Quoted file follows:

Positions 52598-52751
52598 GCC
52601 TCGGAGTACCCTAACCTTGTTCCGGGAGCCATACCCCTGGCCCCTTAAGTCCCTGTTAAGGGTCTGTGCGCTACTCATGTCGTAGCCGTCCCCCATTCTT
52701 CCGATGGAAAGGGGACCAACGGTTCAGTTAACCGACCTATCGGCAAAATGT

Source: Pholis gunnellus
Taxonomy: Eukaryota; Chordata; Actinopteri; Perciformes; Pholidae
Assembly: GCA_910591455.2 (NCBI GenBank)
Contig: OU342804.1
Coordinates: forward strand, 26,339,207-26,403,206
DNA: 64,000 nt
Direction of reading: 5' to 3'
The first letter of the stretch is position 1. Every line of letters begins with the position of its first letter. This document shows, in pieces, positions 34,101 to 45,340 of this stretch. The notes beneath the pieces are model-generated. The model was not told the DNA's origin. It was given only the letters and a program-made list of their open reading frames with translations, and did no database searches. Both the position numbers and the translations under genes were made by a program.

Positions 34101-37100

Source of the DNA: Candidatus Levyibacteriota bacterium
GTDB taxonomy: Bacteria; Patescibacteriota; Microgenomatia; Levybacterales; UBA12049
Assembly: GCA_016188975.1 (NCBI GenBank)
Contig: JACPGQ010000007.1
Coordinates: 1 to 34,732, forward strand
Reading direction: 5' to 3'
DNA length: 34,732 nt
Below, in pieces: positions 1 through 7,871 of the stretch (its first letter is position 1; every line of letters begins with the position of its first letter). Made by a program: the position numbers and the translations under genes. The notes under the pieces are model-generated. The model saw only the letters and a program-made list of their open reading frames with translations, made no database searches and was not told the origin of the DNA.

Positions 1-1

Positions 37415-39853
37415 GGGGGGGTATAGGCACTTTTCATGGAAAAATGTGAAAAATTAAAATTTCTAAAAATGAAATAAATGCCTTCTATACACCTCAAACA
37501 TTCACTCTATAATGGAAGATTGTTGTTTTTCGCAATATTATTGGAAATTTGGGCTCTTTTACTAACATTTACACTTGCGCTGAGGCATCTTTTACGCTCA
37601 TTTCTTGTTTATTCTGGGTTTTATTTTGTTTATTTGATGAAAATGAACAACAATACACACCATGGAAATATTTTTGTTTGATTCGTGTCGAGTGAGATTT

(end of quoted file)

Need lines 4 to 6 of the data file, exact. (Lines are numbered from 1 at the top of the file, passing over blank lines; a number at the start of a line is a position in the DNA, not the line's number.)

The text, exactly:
52701 CCGATGGAAAGGGGACCAACGGTTCAGTTAACCGACCTATCGGCAAAATGT

Source: Pholis gunnellus
Taxonomy: Eukaryota; Chordata; Actinopteri; Perciformes; Pholidae